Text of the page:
Top 10 Frugal Fruits: Which Fruits Offer the Most Nutritional Value Per Dollar?

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(Update: Doh! The original version of this post contained a basic mathematical error. I have corrected the rankings.)

When I wrote about What are the Cheapest Vegetables Per Pound?, reader Brady kindly pointed out the Aggregate Nutrient Density Index (ANDI) as a measure of relative nutritional value. Which got me to thinking, which vegetable or fruits provide the most nutrients per dollar? I decided to start with fruits first.

The ranking calculation is detailed below, but here are the top 15 fruits ranked by nutritional units per dollar:

Top 10 Frugal Fruits (Nutrients per Dollar)

  1. Oranges
  2. Plums
  3. Watermelon
  4. Bananas
  5. Apples
  6. Kiwi
  7. Strawberries
  8. Grapefruit
  9. Tangerines
  10. Mangoes

Ranking Calculation

A. Nutrients per Calorie is measured by ANDI. Specifically, ANDI measures micronutrients (vitamins, minerals, and many other phytochemicals) per Calorie and is scaled between 0 to 1,000. The values can be found online at creator Dr. Fuhrman’s site and others like Whole Foods. ANDI primarily only covers whole raw fruits, so I didn’t include canned or frozen fruit as I wasn’t sure how that would affect the nutritional densities.

B. Calories per cup of fruit was obtained from the USDA National Nutrient Database. A rather neat tool covering hundreds of different types of food, and relatively easy to use.

C. Cost ($) per edible cup was found via the aforementioned USDA research paper called How Much Do Fruits and Vegetables Cost? [pdf]. The USDA got these numbers from a 2008 nationwide survey of over 60,000 households taken over a 1-year period.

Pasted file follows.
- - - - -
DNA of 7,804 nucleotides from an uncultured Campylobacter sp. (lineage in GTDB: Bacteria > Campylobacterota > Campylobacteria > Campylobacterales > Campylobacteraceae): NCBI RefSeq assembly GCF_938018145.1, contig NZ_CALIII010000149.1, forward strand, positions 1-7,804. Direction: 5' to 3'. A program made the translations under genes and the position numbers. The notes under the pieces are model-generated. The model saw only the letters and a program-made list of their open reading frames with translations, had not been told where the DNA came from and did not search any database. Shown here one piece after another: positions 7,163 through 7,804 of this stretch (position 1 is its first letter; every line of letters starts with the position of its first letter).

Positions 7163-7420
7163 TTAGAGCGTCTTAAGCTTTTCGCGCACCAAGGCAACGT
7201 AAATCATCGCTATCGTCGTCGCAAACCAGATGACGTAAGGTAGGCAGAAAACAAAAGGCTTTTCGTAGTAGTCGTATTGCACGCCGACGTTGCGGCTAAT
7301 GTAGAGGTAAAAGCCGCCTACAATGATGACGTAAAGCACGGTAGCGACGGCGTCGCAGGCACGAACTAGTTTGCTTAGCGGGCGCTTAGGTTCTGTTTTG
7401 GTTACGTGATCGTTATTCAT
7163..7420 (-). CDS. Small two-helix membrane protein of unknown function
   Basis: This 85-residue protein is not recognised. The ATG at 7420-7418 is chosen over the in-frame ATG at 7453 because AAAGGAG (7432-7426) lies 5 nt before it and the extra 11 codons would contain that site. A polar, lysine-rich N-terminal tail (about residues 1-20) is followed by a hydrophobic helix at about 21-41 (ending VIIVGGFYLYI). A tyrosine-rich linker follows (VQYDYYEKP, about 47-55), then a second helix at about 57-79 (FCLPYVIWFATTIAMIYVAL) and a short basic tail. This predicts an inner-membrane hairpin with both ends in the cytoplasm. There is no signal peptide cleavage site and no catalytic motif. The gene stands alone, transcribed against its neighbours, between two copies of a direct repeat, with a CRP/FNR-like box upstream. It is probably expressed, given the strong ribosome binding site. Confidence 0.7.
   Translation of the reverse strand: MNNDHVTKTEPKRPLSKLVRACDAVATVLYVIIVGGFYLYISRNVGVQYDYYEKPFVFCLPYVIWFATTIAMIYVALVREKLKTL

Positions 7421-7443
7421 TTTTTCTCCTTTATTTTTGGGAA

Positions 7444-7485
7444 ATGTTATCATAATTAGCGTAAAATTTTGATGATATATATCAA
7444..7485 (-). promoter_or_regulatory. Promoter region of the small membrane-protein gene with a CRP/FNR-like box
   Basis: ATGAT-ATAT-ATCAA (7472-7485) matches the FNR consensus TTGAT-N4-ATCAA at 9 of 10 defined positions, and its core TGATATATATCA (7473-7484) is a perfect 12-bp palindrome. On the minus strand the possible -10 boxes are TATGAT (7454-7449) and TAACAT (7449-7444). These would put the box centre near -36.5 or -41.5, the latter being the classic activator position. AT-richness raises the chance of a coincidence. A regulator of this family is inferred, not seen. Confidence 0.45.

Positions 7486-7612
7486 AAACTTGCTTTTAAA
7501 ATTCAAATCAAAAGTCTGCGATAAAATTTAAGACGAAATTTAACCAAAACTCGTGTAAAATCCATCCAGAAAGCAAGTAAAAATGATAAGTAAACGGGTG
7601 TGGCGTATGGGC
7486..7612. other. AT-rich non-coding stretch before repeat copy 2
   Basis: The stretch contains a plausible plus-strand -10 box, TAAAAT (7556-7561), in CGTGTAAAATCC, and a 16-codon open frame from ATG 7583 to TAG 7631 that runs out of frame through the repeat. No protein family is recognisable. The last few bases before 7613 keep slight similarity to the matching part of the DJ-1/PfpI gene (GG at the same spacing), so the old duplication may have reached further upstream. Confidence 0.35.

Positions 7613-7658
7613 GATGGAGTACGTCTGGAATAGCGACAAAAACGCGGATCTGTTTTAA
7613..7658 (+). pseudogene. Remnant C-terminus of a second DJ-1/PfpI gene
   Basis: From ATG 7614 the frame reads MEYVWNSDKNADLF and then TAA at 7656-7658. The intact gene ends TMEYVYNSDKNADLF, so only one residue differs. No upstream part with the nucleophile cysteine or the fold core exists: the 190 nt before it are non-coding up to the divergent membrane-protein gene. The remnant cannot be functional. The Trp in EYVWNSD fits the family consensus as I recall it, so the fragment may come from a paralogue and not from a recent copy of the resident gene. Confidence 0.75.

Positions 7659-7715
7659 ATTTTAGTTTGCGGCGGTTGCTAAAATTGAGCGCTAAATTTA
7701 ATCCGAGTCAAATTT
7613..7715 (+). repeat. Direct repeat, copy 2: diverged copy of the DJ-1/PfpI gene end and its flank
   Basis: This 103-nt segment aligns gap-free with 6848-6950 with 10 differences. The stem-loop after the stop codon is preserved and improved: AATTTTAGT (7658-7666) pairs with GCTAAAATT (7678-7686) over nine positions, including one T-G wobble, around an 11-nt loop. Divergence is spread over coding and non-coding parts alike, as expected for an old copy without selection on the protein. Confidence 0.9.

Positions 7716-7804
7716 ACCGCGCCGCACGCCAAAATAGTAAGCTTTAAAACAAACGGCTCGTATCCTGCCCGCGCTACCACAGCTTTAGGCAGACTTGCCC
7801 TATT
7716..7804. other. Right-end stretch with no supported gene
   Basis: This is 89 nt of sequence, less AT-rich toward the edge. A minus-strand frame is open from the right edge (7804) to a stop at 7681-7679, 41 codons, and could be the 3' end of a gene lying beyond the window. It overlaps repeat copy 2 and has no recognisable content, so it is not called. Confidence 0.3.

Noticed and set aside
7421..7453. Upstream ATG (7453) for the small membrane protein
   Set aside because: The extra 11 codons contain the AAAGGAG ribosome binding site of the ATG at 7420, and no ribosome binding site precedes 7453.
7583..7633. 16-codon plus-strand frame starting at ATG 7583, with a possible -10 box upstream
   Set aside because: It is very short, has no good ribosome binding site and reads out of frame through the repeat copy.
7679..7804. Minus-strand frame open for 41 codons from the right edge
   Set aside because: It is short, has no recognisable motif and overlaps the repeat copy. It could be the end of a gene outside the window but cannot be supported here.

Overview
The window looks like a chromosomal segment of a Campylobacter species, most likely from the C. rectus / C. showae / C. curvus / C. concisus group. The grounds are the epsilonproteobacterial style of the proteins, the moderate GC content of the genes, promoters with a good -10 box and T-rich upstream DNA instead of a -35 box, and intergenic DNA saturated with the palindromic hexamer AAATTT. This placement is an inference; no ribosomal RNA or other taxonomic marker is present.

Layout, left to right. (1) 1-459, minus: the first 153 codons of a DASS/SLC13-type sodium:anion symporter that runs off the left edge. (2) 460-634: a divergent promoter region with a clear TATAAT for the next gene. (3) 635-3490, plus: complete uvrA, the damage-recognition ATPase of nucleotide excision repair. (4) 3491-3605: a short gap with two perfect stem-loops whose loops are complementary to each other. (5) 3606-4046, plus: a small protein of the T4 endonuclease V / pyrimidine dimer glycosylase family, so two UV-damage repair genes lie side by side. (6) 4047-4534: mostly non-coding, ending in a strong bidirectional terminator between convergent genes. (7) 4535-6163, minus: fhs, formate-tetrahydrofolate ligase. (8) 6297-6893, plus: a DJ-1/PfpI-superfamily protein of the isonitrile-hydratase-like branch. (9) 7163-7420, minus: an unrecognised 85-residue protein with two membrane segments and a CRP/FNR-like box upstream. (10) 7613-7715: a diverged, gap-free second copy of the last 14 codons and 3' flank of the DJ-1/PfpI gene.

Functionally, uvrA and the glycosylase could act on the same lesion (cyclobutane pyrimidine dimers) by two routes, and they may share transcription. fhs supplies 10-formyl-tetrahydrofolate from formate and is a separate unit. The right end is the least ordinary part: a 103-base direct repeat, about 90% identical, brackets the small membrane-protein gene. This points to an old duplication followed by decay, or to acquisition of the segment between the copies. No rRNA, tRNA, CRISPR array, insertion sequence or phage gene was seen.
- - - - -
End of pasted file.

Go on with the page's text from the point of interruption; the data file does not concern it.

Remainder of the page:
Now, in order to get the units correct, you have to divide multiple A by B to get nutrients per cup and then divide that result by C. Final result: nutrients per dollar.


After the recalculations, oranges are the top frugal fruit.

I was surprised that watermelon was such a good nutritional value, given that I think of it as a summertime treat consisting mostly of sugar water (which it is). Some quick research reveals that it is also high in Vitamin C (antioxidant), Vitamin A (beta carotene), Vitamin B1 (thiamine), lycopene (antioxidant), potassium, and magnesium. As a kid, we’d always buy cheap watermelons off the side of the road from someone in a pickup truck. The hardest part was having to wait while the watermelon got cold in the fridge overnight. Gotta buy some watermelon this summer!

Outside of the top 5-7 fruits, the values are so close such that small variations in price would change the rankings. Prices may vary due to geography, seasonal availability, or simply a good sale. Apples are considered year-round fruits, strawberries are spring/summer, plums are summer, and oranges are winter/spring. Farmer’s markets are often a good place for seasonal fruit at a good price.

I didn’t list them here, but the fruits with the lowest nutritional bang for the buck include raspberries, cherries, and grapes. Of course, eating any fresh fruit at all is better than having a glazed doughnut or a Frozen Coke like I did yesterday (ANDI value of 1 :)).